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Monday, March 9, 2009

Promises promises........

From a 1936 Social Security pamphlet (thanks to Walter Williams):

"After the first 3 years - that is to say, beginning in 1940 - you will pay, and your employer will pay, 1.5 cents for each dollar you earn up to $3000 a year ... beginning in 1943, you will pay 2 cents, and so will your employer, for every dollar you earn for the next 3 years...And finally, beginning in 1949, twelve years from now, you and your employer will each pay 3 cents on each dollar you earn, up to $3000 a year. That is the most you will ever pay."

Funny how it goes isn't it?

7 comments:

Andrew_Grodner said...

In the lack of Friday Video blog, two things to send your way and see what you think:

For serious comment, I wonder what do you think about the Depression talk becoming a bit more real:
http://www.bloomberg.com/apps/news?pid=20601068&sid=aIGfhz6uFJcg&refer=home

For fun stuff, I found this BBC take on bailouts, financial system, and even Formula One: listen at 7min, I think it is brilliant, enjoy.
http://downloads.bbc.co.uk/podcasts/radio4/fricomedy/fricomedy_20090306-1830b.mp3
(show website: http://www.bbc.co.uk/radio/podcasts/fricomedy/)

derekp said...

What do you think of recapitalizing banks by eliminating mark to market and implementing marked to Bell? For example

Value mortgage holdings in some form of bell curve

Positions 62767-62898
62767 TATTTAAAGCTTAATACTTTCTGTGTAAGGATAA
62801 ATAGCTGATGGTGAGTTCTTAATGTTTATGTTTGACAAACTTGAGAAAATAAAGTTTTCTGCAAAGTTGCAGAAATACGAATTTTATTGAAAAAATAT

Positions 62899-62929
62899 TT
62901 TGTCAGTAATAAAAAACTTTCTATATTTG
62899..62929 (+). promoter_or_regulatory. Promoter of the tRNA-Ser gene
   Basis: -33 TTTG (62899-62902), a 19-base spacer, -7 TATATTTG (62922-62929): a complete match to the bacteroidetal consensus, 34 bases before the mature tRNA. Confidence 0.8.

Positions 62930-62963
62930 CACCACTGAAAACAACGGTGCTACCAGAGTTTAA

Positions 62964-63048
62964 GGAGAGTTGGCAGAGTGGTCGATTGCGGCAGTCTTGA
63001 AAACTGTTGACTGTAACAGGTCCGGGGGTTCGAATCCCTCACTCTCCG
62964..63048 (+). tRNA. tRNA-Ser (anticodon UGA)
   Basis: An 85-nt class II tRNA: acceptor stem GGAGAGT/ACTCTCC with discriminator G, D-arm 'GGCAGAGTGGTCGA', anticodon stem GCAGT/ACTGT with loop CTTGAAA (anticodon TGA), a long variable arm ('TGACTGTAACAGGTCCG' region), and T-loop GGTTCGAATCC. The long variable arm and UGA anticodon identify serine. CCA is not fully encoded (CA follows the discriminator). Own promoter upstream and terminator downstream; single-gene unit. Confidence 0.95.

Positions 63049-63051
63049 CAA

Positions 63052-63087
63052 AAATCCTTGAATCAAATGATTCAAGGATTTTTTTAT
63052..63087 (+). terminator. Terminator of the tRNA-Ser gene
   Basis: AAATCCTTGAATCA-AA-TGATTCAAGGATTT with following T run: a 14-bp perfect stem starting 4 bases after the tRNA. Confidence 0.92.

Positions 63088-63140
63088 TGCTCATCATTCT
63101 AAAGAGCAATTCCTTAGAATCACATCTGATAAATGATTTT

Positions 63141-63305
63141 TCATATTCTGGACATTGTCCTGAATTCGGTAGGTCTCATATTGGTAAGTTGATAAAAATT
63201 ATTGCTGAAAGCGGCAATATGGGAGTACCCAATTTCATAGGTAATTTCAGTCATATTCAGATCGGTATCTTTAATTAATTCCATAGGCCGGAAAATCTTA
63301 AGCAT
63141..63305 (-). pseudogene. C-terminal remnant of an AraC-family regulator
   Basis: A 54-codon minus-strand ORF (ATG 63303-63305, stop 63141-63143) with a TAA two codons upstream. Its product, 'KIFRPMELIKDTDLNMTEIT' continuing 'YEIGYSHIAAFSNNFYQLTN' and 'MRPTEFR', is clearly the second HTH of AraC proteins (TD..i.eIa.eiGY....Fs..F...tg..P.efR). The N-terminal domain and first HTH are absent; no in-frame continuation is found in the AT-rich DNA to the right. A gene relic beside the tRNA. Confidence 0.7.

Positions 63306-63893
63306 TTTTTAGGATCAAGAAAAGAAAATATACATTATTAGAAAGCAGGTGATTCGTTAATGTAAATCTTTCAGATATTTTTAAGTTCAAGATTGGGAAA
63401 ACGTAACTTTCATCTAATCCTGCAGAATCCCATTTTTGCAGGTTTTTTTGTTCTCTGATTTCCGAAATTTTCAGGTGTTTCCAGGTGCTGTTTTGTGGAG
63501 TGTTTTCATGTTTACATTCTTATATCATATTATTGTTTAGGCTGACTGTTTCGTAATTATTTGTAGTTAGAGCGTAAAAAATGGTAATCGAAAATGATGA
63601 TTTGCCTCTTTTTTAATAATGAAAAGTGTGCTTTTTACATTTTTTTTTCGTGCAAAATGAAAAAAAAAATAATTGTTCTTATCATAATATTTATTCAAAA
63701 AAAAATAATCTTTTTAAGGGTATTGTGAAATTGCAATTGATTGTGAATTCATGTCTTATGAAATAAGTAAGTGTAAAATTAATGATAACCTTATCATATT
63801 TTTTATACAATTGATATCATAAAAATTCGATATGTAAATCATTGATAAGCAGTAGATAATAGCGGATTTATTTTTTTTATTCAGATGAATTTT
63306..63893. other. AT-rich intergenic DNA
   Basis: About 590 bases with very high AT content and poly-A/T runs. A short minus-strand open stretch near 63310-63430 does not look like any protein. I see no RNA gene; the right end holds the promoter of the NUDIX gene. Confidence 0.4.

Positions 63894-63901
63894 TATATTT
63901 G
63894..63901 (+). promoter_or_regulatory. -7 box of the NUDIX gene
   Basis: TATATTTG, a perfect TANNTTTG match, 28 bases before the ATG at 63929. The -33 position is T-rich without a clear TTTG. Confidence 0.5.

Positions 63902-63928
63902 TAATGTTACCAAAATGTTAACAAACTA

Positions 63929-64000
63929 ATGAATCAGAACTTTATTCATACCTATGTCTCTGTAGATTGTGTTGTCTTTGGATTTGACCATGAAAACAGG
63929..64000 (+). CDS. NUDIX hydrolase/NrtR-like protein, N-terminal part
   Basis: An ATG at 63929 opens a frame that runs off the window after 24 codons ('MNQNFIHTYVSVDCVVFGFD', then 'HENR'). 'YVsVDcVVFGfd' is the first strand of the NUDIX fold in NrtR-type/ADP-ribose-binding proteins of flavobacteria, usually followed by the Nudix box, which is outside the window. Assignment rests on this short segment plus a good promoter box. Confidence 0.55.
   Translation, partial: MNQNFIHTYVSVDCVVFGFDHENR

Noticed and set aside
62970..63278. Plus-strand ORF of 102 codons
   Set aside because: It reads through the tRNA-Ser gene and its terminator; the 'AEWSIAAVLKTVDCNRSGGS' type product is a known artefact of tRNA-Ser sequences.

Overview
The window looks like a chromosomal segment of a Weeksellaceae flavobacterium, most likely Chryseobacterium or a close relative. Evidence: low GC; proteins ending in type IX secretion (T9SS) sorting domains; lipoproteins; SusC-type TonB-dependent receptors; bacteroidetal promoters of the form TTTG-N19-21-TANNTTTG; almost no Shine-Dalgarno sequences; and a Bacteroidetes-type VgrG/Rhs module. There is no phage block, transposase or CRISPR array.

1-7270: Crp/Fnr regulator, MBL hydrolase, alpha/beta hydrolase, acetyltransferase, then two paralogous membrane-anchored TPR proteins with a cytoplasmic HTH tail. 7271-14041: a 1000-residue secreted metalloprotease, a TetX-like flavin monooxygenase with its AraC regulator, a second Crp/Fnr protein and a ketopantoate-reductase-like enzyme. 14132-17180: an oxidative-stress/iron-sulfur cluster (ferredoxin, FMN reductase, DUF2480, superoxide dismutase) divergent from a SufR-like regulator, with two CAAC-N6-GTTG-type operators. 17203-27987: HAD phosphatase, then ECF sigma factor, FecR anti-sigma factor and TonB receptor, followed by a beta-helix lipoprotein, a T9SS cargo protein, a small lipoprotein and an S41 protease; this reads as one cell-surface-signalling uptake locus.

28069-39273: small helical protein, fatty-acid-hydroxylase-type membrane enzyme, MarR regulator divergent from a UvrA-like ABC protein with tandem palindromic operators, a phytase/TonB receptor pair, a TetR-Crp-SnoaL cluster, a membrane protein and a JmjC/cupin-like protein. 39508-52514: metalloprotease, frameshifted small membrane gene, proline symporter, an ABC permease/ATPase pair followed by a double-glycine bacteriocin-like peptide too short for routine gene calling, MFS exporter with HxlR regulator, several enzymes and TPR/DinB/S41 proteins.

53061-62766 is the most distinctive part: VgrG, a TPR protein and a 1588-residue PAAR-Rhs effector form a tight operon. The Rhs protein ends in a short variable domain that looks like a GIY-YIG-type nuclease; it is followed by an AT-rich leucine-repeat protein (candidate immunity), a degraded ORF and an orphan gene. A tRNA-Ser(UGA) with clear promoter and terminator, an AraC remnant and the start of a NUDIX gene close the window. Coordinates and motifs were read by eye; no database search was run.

10% at Market
20% @5yrs
20%@10yrs
20%@15yrs
20%@20yrs
10@maturity

Randall Parker said...

Derek: NO! Something is worth what someone will give you for it. NO! Let's clear the balance sheets and move on.

derekp said...

How much is your house worth if you had to sell it tomorrow?

Many of the assets being valued at market are not even for sale.

Randall Parker said...

So make up numbers and go with those then eh? No zombie banks. No Candyland numbers. The Hamburglar is dead. Mark to market and let's move on. NOW!

Andrew_Grodner said...

From what I have read mark-to-market is a killer for many financial institutions because especially in the case of housing, nobody sells a house in a day, and therefore the spot price, or even the most recent sale price of similar unit, is difficult to use in any calculation. It seems that the value of the house is a bit like the stock market which reflects the future returns (assuming housing is an investment), and therefore day-to-day prices are less informative.

That being said, if there is no market at all, there are no prices to speak of, and therefore it seems like mark-to-market has to be at least a start. In that case housing prices are less of a problem relative to mortgage based securities which are almost non-tradable now. In other words, it is hard to apply any model or formula if there is no prior data to base it on!

My personal take is that the government needs to setup a system for investors to buy these assets (I mean mortgage-based securities) so that they can wait till maturity in "strong hands", because banks have a hard time to do it at the moment. Of course, if that was easy it would have been done already but I think this is why we (academics) are here - I believe this is the time where the government should setup something like "Manhattan project" and use the brainpower of this country's universities to come up with workable solution. Isn't it the exact time where US should draw upon years of investing in attracting the best Economic talent?

Dr Parker, out of curiosity, have you been approached by any government official since last October about any recommendation?

Randall Parker said...

Dr. Grodner: Like Alan Meltzer once told me "I never discuss the policy advice I have given to government officials. You will have to ask them."